What a stupid piece of bullshit. I am Alhamdulilla a Shia Muslim but I don’t believe in such ridiculous atrocities on the image of our beloved Islamic faith. That guy you people are praising is laying dead for hundreds of years. He can’t provide you any benefit or harm. This is totally shirk and I feel very sorry for the shameful acts and beliefs of our people. He’s a Sayyed doesn’t mean he’s like anyone from Ahl-beit(AS) nauzubilla. A fatiha on his shrine is the only best thing we can do instead of dancing or mourning and regarding him as someone divine and godly. Allah hum subb ko in shirk waley kamo’n sey duur rehney toufeed ataa farmaye…. AMEEN

  20. June 11th, 2010 6:21 am

    beautiful artical i m planning to visit sehwan shareef on my trip to visit pakistan this year. Lal Shehbaz Qalander was a real wali ullah we shud all respect him and i dont understand why people always spread there negative thinking everywhere on net if u dont belive in such things then please stay out of it. people are now fedup with ur lecturebazi of telling everyone what the real islam is. let everyone practice their religion with freedom.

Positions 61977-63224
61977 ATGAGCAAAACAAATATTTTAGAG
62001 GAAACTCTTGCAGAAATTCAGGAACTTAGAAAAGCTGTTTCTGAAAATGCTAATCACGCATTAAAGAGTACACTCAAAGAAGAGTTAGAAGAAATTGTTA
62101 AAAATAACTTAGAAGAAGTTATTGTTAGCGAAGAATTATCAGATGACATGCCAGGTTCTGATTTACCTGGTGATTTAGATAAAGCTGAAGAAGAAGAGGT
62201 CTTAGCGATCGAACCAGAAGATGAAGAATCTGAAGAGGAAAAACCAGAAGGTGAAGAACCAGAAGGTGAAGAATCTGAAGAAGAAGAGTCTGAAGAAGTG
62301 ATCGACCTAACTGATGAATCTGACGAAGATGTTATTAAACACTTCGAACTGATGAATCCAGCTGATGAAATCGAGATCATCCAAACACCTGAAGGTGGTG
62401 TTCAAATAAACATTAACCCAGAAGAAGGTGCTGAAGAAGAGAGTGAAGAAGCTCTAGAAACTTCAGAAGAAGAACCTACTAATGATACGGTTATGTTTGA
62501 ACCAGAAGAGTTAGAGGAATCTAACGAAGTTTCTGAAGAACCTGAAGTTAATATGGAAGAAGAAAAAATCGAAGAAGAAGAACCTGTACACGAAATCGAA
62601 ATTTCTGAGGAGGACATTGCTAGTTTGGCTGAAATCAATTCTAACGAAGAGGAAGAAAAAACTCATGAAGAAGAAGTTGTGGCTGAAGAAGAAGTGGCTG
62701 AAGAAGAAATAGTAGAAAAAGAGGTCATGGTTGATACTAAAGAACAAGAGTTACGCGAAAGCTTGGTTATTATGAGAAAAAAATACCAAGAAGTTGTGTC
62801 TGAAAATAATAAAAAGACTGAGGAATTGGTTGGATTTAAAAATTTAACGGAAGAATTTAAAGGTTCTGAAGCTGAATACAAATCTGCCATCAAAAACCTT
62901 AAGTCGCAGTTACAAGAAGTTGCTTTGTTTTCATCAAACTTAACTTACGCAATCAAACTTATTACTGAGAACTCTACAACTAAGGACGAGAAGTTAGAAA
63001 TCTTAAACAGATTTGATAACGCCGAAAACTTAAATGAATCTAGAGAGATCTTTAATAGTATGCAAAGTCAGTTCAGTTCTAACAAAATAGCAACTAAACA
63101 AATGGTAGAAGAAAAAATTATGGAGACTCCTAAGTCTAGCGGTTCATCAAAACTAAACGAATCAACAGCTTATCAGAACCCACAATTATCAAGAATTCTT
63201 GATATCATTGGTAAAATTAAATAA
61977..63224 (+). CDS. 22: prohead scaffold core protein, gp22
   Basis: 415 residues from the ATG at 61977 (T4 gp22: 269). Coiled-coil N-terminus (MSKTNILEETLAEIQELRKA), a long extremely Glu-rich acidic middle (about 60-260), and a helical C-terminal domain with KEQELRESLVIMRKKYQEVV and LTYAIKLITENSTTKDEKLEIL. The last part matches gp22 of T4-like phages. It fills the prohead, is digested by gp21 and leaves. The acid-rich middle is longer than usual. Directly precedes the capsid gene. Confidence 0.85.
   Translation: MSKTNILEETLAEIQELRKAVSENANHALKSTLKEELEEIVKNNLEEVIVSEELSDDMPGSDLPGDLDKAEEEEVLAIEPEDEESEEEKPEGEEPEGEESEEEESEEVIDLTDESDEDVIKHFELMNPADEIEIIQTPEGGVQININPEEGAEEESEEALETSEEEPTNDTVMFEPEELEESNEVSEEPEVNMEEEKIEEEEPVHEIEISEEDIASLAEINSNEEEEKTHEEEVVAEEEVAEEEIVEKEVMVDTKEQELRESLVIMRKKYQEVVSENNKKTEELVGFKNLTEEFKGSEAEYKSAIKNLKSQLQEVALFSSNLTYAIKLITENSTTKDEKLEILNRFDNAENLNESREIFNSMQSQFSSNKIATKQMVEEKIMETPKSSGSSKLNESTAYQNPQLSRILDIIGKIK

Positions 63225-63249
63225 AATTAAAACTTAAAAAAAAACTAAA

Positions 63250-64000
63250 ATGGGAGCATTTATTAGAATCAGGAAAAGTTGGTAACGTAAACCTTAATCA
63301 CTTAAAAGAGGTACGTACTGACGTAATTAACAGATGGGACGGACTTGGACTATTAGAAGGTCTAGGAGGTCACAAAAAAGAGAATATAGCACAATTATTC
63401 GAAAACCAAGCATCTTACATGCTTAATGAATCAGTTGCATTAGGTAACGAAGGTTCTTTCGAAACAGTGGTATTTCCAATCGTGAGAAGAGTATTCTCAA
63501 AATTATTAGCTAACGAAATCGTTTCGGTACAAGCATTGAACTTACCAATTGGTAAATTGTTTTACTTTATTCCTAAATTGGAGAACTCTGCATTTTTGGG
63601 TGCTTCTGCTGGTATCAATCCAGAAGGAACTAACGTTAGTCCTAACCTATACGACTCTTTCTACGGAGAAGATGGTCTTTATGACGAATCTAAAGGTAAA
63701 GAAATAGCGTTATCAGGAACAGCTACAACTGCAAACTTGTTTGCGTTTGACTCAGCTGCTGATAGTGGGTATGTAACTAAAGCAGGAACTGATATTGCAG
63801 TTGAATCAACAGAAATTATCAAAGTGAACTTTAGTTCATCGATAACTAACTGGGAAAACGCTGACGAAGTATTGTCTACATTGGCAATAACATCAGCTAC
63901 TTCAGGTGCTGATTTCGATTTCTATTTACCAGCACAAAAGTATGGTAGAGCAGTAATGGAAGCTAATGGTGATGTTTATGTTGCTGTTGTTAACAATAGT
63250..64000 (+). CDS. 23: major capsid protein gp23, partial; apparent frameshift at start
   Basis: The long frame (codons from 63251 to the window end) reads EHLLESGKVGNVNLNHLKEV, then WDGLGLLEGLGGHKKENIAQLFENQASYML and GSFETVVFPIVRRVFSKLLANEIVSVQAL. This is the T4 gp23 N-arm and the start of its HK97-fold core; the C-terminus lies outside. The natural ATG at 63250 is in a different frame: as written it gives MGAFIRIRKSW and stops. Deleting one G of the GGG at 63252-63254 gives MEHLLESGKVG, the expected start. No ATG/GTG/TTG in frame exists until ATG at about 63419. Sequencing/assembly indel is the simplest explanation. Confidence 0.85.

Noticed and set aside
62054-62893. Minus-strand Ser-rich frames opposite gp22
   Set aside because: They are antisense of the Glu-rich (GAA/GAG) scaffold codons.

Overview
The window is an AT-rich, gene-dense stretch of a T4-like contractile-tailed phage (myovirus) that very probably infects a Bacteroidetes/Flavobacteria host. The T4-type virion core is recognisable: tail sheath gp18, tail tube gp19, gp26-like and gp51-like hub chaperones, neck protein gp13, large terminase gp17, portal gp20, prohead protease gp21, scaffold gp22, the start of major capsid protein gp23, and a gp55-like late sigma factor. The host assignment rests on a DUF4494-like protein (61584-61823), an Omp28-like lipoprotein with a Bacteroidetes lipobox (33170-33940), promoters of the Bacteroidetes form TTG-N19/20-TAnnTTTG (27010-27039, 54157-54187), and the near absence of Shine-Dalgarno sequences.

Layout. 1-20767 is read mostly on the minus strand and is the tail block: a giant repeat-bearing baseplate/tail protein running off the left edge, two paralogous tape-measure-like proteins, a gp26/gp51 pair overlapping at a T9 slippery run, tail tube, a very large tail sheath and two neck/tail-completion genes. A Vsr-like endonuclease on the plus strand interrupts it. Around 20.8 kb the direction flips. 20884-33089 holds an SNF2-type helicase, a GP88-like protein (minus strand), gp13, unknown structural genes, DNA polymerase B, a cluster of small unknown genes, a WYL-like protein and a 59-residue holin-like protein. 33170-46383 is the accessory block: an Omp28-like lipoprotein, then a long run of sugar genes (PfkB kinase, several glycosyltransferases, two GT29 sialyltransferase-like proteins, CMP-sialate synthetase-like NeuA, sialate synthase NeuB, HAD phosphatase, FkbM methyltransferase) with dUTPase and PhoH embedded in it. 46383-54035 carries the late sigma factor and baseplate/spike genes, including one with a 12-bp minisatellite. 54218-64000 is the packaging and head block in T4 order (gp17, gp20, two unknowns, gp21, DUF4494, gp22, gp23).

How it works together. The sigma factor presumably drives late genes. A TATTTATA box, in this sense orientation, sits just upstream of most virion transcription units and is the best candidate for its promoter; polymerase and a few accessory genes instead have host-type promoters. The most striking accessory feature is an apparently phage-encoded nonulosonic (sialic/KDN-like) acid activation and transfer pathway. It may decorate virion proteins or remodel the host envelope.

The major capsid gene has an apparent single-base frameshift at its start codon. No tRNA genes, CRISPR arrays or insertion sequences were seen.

21. June 16th, 2010 1:42 am

    i am a big fan of Lal Shahbaz Qalandar R.A
    To read more about Lal Shahbaz Qalandar please visit

  22. Atif says:
    June 18th, 2010 3:37 am

    We should keep our beliefs and perception of religion in our pockets while going public. Religion and belief is everyone’s personal affair. These sufis and saints taught harmony, peace and love. The only thing we should be condemning these days is those terrorists killing innocent people. One thing is for sure no one can force any belief onto anyone. These sufis taught and preached love and that’s what attracts millions of pilgrims each year to their tombs.

  23. September 8th, 2010 6:36 am